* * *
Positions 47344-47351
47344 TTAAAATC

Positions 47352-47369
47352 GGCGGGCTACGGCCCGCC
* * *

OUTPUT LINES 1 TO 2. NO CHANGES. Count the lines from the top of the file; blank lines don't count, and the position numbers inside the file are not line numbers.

Positions 47344-47351
47344 TTAAAATC